The government has launched the UK’s first medical technology strategy, which it says will improve choice of and access to appliances dispensed by community pharmacy.

The strategy includes proposals to streamline the way that medical technology - which is covered by Part IX of the Drug Tariff and covers items like wound care, incontinence belts, ostomy bags and blood glucose testing strips - is supplied in the community, as well as to better align processes in primary and secondary care.

Building on lessons learned during the pandemic, the strategy aims to strengthen the resilience of supply chains in the case of market shocks, as well as supporting the interoperability of items and components.

The Department of Health and Social Care (DHSC) said that the proposals would ‘better reflect today’s operational environment, and to deliver better outcomes for patients and the taxpayer’.

In particular, it has suggested increased collection of data and information about medtech in the community, to provide the basis for new comparison tools that it said would help patients, healthcare professionals and purchasers make better purchasing decisions, in line with its vision of ‘the right product, in the right place, for the right price’.

‘While the current system is based on choice, it is not always easy for patients, healthcare professionals, or purchasers to exercise this choice in practice. We intend to support choice through making it easier to compare, contrast and select the most appropriate products,’ the strategy reads.

A consultation will be held this summer on changes including modernising and rationalising Part IX of the Drug Tariff and streamlining processes to make it faster to access items.

Systems across primary and secondary care could also become better aligned, giving patients more joined-up access to products in hospital and in the community. There will also be a focus on improving the market for interchangeable devices.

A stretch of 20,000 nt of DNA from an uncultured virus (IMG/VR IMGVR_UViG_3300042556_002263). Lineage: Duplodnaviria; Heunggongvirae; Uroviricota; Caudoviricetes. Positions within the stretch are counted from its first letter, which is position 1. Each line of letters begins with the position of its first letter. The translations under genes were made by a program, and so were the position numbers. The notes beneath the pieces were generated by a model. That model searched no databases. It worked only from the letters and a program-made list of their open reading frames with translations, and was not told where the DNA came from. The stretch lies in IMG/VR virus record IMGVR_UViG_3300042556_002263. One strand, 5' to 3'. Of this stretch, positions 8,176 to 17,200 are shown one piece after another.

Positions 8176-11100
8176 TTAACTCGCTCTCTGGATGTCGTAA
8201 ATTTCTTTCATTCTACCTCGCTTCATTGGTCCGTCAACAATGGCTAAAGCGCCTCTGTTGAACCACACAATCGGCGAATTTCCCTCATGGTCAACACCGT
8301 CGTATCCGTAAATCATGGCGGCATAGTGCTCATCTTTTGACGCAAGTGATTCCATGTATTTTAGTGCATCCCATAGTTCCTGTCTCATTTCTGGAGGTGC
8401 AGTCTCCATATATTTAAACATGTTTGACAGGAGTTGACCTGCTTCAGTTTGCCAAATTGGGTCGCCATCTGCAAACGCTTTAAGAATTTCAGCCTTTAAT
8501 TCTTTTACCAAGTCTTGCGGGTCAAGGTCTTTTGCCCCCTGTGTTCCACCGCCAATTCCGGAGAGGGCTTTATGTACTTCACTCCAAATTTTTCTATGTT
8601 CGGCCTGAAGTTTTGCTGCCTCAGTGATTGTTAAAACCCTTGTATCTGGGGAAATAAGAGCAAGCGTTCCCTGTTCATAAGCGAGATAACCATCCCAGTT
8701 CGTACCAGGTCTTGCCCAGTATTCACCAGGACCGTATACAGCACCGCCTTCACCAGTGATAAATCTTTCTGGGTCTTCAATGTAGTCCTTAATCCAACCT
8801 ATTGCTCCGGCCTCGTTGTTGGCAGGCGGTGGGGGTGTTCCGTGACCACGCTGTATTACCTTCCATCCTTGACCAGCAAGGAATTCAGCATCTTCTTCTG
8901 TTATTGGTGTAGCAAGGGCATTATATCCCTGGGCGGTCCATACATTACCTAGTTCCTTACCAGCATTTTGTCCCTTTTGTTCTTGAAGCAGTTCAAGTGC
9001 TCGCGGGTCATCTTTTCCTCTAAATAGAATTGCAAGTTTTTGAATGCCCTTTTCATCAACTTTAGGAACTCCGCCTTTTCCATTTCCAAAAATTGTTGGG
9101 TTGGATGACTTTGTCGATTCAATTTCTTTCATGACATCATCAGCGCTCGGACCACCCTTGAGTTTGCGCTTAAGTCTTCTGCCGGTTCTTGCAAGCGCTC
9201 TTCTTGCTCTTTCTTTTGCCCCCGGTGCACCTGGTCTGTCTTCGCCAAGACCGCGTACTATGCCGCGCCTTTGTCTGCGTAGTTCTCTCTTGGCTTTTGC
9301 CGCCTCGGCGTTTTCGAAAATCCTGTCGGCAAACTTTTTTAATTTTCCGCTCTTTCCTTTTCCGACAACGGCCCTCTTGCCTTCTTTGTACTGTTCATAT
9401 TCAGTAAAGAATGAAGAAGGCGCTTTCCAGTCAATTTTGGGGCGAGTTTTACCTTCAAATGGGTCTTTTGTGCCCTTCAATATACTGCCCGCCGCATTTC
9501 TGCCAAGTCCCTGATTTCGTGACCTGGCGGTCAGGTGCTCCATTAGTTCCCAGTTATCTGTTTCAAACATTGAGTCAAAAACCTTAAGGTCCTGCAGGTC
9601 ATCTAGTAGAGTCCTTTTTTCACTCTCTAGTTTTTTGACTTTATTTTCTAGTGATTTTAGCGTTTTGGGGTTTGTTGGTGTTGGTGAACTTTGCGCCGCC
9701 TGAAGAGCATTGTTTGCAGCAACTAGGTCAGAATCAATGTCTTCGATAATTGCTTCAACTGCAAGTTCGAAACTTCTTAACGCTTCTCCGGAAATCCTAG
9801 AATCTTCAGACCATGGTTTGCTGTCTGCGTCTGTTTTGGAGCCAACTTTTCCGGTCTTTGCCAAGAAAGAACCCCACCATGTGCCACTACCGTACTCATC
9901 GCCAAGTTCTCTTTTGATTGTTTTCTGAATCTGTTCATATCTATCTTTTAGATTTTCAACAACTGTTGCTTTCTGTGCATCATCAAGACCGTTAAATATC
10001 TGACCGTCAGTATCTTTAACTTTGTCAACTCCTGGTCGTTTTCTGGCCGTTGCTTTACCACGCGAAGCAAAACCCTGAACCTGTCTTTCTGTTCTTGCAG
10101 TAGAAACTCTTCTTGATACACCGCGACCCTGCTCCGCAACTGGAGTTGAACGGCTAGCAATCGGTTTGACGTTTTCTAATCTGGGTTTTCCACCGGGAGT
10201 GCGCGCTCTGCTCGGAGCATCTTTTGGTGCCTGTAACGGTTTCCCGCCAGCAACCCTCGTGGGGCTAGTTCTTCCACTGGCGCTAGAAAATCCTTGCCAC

New commercial and service models, such as off-prescription routes in the community, could be also embraced. DHSC sad that ‘since its inception, a variety of new approaches have been developed that today work in parallel to the Part IX system. We need to maximise the opportunity these provide while maximising transparency and ensuring quality’.

DHSC said that these actions would help increase efficiency in systems, enable better decisions across the NHS, reduce variations in local services and support patients and clinicians to make better choices about the products available to them to treat and manage their conditions.

A spokesperson for the department told The Pharmacist: ‘Medtech is the first ever government medical technology strategy and will ensure patients can access safe, effective and innovative equipment and medical advice.

‘It will also help cut the Covid backlog, while building resilient supply chains to ensure the UK is prepared for future pandemics.’

The medtech strategy aims to reduce health disparities by improving access to medical technology across primary and secondary care and increasing the resilience of supply chains.

‘Effective use of medtech will be critical in moving forwards from the pandemic, supporting the elective recovery plan by reducing diagnostic bottlenecks and waiting lists, and by delivering new and improved ways to treat and support patients,’ said Will Quince, Minister for Health and Secondary Care, in a foreword to the strategy.

He added that the strategy will help the NHS meet its Net Zero targets and increase the proportion of products that can be decontaminated and reused or remanufactured.

It also aims to reduce the cost of procuring appliances as well as contributing to the UK economy by attracting science and technology businesses – encouraging ‘ambitious, innovative research and turn innovation into real benefits for society, helping secure the position of the UK as a global science superpower’, said Mr Quince.

Last week, DHSC confirmed that that the Dexcom One Transmitter will be added to Part IXA of the March 2023 Drug Tariff, rather than patients being able to obtain it for free from pharmacies without a prescription.